Scott A. Smith, MD, PhD, an assistant professor in the Division of Infectious Diseases at Vanderbilt University Medical Center, is this year's recipient of the Pfizer Young Investigator Award in Vaccine Development. This award provides funding for outstanding research in vaccine development, either through clinical or laboratory investigation, to a candidate who demonstrates commitment to a career in vaccinology.
Dr. Smith obtained his PhD in microbiology and immunology at the University of Louisville in 2002. He studied viral pathogenesis, focusing on proteins encoded by poxviruses used to modulate the host immune defense. After completing his dissertation, Dr. Smith continued post-doctorate work at the University of Louisville while attending medical school. He received his MD in 2006, then entered the American Board of Internal Medicine research pathway at Vanderbilt University Hospital, completing his residency in internal medicine, followed by fellowship in infectious diseases. During this time his research interests began to focus on vaccine development as he started exploring new strategies for developing vaccines against emerging and neglected viral infectious diseases.
Throughout the research years of his infectious diseases fellowship training, Dr. Smith worked to improve our understanding of the antibody response to natural dengue virus infection. He enhanced the efficiency and versatility of human hybridoma generation for use as a tool to analyze the humoral immune response to infection or vaccination. By studying hundreds of human monoclonal antibodies, Dr. Smith dissected the protective and pathogenic anti-dengue virus antibody response. The molecular information that was obtained is now being used in the rational design of dengue vaccines that aim to enhance the induction of protective neutralizing antibodies and reduce the risk of development of severe disease.
Chikungunya virus has reemerged and caused extensive outbreaks across Africa, India, Asia, and more recently Europe. The first outbreak of chikungunya in the western hemisphere is ongoing throughout the Caribbean. Although the acute illness is associated with a low mortality, significant morbidity results from incapacitating polyarthralgia. Currently there are no approved antiviral medications or vaccines available for prevention or treatment of chikungunya. A live attenuated vaccine was developed, but trials were halted due to induction of arthralgia. Alternative vaccine strategies have been under investigation as the fear that a live chikungunya vaccine might induce chronic rheumatism remains. A better understanding of hte humoral immune response to natural chikungunya virus infection is first needed before effective vaccine design can proceed.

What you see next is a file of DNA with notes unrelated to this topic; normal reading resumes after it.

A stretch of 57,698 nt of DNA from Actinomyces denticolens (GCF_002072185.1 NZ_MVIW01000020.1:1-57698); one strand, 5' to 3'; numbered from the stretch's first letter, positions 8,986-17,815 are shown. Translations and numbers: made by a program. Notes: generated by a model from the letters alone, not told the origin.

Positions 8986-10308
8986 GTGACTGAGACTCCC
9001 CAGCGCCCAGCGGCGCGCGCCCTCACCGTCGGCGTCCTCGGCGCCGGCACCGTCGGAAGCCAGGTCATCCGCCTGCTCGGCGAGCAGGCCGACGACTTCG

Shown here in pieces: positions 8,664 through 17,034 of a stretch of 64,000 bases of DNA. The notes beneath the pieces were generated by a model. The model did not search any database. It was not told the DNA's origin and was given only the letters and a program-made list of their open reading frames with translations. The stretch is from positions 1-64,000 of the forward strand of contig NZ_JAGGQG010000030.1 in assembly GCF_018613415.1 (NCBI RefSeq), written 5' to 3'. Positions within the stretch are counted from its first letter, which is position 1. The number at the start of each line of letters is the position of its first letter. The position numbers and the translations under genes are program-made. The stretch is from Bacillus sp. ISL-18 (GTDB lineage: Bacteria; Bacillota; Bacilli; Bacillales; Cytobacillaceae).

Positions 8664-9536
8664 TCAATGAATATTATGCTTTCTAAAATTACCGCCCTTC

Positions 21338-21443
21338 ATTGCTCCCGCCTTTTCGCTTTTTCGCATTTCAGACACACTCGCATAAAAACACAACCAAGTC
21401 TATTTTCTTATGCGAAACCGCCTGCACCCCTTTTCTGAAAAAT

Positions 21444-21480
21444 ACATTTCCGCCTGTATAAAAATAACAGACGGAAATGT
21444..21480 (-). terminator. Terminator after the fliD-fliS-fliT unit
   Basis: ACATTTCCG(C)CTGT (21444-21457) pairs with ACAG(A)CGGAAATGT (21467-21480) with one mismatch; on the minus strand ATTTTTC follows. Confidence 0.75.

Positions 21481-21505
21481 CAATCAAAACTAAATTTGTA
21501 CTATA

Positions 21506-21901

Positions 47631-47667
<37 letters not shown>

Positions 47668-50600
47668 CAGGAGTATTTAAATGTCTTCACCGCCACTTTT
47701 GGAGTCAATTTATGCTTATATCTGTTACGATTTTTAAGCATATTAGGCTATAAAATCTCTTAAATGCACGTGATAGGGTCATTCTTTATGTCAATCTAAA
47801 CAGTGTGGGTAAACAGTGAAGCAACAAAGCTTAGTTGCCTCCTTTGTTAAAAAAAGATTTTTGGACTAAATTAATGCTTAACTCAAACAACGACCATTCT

Dr. Smith has proposed to generate a novel panel of naturally occuring human anti-chikungunya virus monoclonal antibodies to dissect the determinants of human antibody-mediated protection, fully characterizing each potently neutralizing antibody both functionally and genetically. He plans to use this information in conjunction with vast repertories of antibody variable chain sequence data, generated in parallel using deep sequencing, to determine the genetic and structural basis for variation in affinity, specificity, and functional activity. The goal is to use such molecular information for the upcoming structure-based design for an effective chikungunya vaccine that could enhance the induction of protective neutralizing antibodies while reducing the potential risk for the development of polyarthralgia.
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